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HTML Email Marketing

Although seen as a nuisance (spam) most of the time, HTML email marketing can be a wonderful (opt-in) marketing opportunity.

According to the latest report from TrendWatch Graphic Arts:

Response rates for direct mail hover around 1%, while for opt-in email marketing, response tends to range from 6%-8%, rising to 75% for highly targeted campaigns. According to DoubleClick, more than half (57%) of marketers expect to increase their spending on email in 2003, yet only 2% of graphic arts firms see “bulk email services for our clients” as a top sales opportunity. In addition, only 12% of Internet Design & Development firms cited “email sales campaign management” as a top opportunity for their businesses, though 25% view “email campaigns” as one of the most important Internet changes in the next two years.

What do you think? Creative as direct mail? Cross-media campaigns having success? Have you had experience with HTML email marketing campaigns? Is it easy to do? Any creative and technical resources for beginners?

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PUBLISHED ON Apr.07.2003 BY Kiran Max Weber
Darrel’s comment is:

if BODY contains "" send to SPAM folder

HTML belongs in a web browser. ;o)

On Apr.07.2003 at 10:17 PM
armin’s comment is:

I rarely pay any attention to this sort of marketing. If I see it's and HTML email with some sort of "buy" subject I immediately delete it.

One of my main concerns and reservations in doing HTML emails is the lack of control. How many times have you received one of these and everything is out of place and looking like your baby girl put it together? The same applies to anything delivered via the web, where one can not control how the end user receives the final product (monitor resolution, oily fingerprints on monitor, lighting, bandwidth capabilities, etc.)

We have looked in a little bit into the high response of E-mail marketing and it is undoubtedly higher. I still think it's spam, and I think it's even worse than the spam mail in the printed world, those you can just chug away in the trash the minute you pull them out of your mailbox, but a damn HTML email can weigh as much as 150-200 Kb and bugs down your email program.

I would hate to have to design one of these things. I would put it like this: I'd rather do banner ads than HTML emails. Not sure why, I just despise them.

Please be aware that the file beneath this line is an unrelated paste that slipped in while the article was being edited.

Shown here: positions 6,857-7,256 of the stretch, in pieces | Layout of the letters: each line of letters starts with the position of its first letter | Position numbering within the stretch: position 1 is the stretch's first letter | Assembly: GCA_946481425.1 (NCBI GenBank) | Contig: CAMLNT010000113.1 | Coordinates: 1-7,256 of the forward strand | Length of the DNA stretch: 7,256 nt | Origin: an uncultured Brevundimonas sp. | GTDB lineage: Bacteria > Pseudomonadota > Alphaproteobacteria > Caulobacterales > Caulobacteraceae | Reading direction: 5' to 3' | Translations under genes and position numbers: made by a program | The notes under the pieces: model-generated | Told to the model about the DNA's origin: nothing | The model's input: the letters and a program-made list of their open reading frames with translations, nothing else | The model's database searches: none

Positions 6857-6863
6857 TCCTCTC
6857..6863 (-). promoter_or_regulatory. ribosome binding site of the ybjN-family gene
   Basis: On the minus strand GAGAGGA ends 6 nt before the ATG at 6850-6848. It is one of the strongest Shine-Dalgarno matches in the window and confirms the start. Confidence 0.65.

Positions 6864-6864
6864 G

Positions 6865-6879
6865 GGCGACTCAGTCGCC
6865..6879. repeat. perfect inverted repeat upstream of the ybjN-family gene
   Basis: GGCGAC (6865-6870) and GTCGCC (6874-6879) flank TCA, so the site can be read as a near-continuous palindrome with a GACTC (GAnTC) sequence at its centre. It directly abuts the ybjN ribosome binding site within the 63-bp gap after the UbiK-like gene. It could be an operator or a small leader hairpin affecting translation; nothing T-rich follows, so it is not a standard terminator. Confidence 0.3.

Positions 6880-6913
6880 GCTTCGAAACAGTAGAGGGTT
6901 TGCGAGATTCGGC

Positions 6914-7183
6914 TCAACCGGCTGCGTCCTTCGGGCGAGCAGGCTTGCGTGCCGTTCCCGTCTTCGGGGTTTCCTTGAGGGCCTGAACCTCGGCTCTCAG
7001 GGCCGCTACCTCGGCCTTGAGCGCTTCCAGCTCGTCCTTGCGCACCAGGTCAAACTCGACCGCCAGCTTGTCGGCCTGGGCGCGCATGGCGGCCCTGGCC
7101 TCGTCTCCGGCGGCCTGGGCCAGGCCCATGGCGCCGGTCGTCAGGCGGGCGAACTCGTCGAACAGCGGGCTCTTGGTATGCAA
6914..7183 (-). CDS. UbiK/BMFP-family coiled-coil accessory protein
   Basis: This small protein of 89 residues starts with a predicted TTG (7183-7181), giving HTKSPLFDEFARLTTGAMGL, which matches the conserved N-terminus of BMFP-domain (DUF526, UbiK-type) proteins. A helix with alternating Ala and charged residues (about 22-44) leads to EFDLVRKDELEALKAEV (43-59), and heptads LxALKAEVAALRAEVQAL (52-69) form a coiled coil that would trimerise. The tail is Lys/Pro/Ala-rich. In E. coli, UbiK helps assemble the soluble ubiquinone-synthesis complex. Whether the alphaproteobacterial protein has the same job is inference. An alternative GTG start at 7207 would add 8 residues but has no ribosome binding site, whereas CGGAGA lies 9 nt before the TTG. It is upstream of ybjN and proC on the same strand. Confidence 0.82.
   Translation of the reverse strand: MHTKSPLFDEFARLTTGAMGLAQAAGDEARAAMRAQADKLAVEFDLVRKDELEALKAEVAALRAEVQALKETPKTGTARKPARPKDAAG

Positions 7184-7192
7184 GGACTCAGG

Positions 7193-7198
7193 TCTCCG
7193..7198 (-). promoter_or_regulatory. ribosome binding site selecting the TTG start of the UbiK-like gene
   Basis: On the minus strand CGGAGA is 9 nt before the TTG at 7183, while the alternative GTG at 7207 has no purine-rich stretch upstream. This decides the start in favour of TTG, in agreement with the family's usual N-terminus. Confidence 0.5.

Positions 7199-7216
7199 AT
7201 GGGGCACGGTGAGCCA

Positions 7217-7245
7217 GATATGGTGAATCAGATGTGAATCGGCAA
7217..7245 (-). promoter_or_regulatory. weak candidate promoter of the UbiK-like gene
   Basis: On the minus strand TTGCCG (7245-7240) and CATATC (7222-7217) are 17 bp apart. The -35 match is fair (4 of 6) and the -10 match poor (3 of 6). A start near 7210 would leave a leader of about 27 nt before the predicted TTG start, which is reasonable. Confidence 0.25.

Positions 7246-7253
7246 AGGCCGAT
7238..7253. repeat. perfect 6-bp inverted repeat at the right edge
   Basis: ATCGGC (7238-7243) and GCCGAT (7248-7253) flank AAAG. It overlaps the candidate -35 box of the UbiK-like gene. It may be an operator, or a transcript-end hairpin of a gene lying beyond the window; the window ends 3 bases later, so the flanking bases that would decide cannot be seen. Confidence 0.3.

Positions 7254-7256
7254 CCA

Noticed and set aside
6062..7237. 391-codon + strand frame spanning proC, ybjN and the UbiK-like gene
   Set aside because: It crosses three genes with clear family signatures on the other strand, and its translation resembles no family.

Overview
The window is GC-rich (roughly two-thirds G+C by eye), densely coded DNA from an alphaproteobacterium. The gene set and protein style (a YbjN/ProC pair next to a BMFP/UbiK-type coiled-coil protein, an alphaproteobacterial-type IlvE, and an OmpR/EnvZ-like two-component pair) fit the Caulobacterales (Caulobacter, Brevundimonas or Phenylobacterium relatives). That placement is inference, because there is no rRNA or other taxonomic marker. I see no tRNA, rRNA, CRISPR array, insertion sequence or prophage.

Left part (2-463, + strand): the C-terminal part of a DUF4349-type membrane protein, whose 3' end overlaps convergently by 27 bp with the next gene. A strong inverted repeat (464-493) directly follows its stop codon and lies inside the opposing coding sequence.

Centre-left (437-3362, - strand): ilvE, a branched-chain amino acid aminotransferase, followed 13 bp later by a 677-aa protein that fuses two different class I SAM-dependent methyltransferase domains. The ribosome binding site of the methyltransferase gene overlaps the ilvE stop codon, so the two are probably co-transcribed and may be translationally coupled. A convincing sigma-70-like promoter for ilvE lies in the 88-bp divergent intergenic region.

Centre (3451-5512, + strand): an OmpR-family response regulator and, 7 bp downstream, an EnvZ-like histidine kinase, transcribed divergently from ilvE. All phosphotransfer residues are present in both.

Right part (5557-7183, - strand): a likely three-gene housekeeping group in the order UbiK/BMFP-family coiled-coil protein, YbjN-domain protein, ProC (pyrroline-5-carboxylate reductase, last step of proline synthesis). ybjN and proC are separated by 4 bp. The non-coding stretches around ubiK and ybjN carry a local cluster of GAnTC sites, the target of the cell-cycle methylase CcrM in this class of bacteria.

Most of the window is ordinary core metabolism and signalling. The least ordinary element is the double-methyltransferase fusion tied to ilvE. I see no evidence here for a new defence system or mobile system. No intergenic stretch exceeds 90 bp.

Actually no... banner ads are the excrement of the web. I would rather do an HTML email.

On Apr.07.2003 at 10:20 PM
Darrel’s comment is:

Oh...to answer your questions...:

> Creative as direct mail?

HTML, itself, doesn't make it creative. I've seen very creative ascci email...and much prefer.

There are times when HTML email is nice, and it can be used to good effect in those cases. The key variable is to explicitly ask people if they want the HTML formatted emails. If you don't, most of it will end up in people's spam folders.

> Is it easy to do?

No. Not reliably. Email clients were never designed to handle HTML email. Some do OK at it, many do poorly, and several don't do anything with HTML formatted email. There are tools out there that claim to get the message into a majority of clients in a viewable manner. The one most oftened recommended to me is Mail Chimp.

If you want to compose and send your own HTML email, then it's a matter of trial and error. A few key points to remember:

1) Keep it simple. Use only inline CSS if you want CSS. Don't use Javascript. Expect fancy table or CSS layouts to break in a lot of email clients.

2) DON'T EVER attach the images. Make sure they are on your server. Make sure the links are absolute and correct. Make sure you have proper alt tags (as many of us don't bother to display images in our email clients).

3) Make sure you use an email client that can properly send HTML email. If you're on a Mac, your pickings are slim.

On Apr.07.2003 at 10:22 PM
Darrel’s comment is:

Aw crap. My little filter line didn't come out right. It should have been:

if BODY contains "<html> " send to SPAM folder

Sigh. So much for being clever.

On Apr.07.2003 at 10:23 PM
Kiran Max Weber’s comment is:

>HTML email is nice, and it can be used to good effect in those cases. The key variable is to explicitly ask people if they want the HTML formatted emails.

This is what I meant of course, one should only get emails (HTML or not) if one signed up to receive them or if you gave the person your address.

I actually like getting the HTML emails that I signed up for, like Taschen's and Apple's. It's like a little magazine or something. But I do like Mail's junk feature...

On Apr.07.2003 at 10:32 PM
Max’s comment is:

I see them as spam also, but at my company, we see a tremendous response from the ones we send out, which are customized to the users preference (say, text only, RTF, or HTML), and the user only receives it if they've signed up for it. We don't spam. Its basically a newsletter informing people of specials and offers, but they also market different emails for different demographics.

However, UGH, they a pain to make look good! I recently started here and the email campaigns are on my list to get looking nicer, right after everything else! I've tried a couple inline CSS experiments, but they've not been as successful as I'd hoped (I expected degradation, but not that much), and I haven't had time or sufficient resources to troubleshoot...

On Apr.07.2003 at 10:34 PM
damien’s comment is: